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A fundamental element of written communication is the font or style of your typeface. When choosing a font, you should ask yourself two key questions: Is it legible? Is it spaced well?

When utilized well, a font or font mix accomplishes four things:
1. focuses attention
2. enhances readability
3. sets a tone
4. projects an image

In most cases, text smaller than 7 point is hard to read. Due to the different surfaces of promotional products, printing on them is not as precise as printing on a piece of paper. Often, small text "fills in," that's where the ink from one letter bleeds into the next. When printing on a small item such a pen, sometimes you'll have to simplify your information in order to keep it legible.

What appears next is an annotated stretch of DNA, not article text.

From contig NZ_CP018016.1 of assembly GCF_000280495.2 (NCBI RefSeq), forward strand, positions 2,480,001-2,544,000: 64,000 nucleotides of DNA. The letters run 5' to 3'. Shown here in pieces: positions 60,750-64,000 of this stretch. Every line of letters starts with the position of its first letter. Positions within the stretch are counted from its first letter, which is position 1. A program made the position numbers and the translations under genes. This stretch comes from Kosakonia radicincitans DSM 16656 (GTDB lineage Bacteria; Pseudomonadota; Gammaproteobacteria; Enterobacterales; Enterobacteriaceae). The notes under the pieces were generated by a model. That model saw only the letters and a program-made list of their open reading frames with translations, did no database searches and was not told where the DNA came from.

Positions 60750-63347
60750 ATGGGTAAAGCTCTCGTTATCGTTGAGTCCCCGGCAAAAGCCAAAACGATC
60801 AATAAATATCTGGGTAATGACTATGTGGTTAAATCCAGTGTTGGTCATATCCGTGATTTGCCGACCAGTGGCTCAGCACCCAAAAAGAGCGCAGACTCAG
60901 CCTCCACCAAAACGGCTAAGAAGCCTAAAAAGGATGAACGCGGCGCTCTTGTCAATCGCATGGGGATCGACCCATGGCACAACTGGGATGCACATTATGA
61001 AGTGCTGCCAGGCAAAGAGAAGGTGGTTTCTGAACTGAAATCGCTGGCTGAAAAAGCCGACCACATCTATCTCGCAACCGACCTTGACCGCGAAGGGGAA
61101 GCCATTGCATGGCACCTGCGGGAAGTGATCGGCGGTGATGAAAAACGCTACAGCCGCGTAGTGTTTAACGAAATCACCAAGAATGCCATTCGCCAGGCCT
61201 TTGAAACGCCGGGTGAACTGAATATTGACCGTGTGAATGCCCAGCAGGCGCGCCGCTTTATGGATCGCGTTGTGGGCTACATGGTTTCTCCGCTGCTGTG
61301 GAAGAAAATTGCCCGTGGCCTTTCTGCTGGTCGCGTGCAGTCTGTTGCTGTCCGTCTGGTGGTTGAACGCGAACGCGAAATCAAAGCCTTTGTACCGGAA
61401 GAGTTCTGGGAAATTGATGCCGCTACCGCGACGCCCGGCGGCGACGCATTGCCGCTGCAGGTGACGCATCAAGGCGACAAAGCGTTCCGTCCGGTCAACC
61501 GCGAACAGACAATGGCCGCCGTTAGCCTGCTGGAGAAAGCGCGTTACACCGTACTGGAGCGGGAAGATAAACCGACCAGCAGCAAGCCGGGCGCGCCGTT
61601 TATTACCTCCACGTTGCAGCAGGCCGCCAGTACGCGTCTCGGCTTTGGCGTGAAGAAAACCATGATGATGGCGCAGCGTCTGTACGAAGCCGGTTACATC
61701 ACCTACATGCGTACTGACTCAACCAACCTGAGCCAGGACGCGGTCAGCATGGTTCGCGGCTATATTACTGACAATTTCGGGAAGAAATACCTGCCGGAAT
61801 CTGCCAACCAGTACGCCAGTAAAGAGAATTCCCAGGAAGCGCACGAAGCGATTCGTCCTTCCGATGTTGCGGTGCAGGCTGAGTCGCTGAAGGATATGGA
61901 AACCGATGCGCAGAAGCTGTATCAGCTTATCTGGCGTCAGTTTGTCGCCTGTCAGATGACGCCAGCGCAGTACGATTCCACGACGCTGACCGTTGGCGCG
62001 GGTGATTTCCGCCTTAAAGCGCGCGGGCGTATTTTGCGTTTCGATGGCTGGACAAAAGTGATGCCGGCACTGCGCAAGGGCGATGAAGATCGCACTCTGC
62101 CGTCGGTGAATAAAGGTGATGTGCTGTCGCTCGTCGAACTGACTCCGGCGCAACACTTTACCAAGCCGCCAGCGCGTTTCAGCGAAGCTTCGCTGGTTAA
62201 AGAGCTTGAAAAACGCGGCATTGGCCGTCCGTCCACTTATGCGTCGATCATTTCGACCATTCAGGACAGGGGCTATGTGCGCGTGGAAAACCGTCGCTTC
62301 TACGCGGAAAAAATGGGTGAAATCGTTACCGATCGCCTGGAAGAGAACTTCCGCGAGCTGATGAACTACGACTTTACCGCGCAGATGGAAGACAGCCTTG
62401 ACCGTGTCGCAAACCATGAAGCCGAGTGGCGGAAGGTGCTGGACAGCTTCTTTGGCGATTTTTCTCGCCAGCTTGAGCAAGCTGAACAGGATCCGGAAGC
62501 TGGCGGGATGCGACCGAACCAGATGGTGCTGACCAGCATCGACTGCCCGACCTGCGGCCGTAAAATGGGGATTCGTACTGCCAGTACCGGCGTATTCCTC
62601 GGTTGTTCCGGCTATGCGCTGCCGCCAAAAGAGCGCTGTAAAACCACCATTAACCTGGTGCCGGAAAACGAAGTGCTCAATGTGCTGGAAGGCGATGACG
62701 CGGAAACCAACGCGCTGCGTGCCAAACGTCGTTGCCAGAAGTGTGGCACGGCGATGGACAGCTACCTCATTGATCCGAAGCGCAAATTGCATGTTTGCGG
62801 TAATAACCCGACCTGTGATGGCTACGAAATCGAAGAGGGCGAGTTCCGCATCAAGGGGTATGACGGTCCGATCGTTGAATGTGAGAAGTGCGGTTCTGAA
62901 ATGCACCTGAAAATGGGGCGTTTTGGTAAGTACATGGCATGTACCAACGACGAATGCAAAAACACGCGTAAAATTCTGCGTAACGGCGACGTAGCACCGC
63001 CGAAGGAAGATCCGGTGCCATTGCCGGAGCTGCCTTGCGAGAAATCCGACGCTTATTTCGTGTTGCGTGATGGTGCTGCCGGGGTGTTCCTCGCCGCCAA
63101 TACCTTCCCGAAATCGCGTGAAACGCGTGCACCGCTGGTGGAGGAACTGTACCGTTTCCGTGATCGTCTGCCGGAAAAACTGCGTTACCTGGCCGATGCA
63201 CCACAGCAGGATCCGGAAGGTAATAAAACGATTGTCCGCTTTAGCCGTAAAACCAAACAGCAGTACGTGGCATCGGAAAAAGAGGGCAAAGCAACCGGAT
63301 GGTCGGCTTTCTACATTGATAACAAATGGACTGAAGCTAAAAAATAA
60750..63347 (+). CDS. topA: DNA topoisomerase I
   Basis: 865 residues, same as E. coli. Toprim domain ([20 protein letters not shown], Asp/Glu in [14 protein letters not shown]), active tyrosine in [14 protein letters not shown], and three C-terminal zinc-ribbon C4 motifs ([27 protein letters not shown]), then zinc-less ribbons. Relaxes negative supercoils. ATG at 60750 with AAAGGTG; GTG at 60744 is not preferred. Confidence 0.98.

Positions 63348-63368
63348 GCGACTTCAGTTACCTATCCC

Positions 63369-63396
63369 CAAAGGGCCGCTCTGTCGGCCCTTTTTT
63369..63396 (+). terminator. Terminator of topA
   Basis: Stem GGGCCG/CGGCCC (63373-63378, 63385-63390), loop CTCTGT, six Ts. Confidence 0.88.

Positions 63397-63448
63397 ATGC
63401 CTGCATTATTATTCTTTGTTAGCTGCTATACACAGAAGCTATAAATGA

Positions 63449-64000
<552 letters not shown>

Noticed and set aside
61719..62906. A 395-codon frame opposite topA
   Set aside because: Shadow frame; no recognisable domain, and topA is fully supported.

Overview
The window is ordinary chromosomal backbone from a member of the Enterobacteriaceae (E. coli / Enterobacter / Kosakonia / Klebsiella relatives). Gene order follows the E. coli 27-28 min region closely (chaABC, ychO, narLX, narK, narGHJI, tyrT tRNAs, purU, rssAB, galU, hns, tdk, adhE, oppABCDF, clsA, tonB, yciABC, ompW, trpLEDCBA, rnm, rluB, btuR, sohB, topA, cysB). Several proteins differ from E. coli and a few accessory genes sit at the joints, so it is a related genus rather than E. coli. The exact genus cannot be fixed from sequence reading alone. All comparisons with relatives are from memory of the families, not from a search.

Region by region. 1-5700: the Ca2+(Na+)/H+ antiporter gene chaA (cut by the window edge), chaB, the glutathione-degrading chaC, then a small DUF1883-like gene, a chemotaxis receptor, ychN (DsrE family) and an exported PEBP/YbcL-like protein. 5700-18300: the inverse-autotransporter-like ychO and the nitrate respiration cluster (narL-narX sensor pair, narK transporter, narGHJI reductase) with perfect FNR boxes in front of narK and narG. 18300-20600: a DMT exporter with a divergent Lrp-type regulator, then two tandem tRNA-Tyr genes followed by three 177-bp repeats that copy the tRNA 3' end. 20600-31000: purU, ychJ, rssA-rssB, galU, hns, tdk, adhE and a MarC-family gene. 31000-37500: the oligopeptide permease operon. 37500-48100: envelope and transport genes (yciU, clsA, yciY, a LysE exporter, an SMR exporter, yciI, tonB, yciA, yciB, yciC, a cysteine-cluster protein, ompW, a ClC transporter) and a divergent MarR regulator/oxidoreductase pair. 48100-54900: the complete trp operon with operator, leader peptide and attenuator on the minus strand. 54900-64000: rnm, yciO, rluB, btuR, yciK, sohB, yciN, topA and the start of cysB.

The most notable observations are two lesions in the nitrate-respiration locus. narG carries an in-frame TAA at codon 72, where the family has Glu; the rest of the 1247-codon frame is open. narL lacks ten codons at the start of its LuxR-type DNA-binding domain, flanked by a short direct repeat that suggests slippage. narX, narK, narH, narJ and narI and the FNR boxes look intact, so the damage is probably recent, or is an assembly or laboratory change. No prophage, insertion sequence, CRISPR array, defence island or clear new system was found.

Serif vs. Sans Serif

A serif font has decoration on the letters, where a sans serif font does not.

Whether to use a serif or sans serif font usually depends on the feel you're looking for to coordinate with your brand. But, when the type size is reduced to fit on the item, serif fonts generally come out less crisp than sans serif fonts. The serifs can become weak or non-existent, or they can be over-accentuated, making the type hard to read.

Weight and Character Spacing

Bold fonts can be great for promotional products. Due to the imprecision of some imprint methods, making a font bold may increase its readability.

But, as the line thickness increases, the space between the letters decrease, making "fill in" more likely. Sometimes, it may be necessary to add more space between your characters to prevent them from running together.

Many of the fonts shown in the graphic below reproduce well and are generally available with most vendors.

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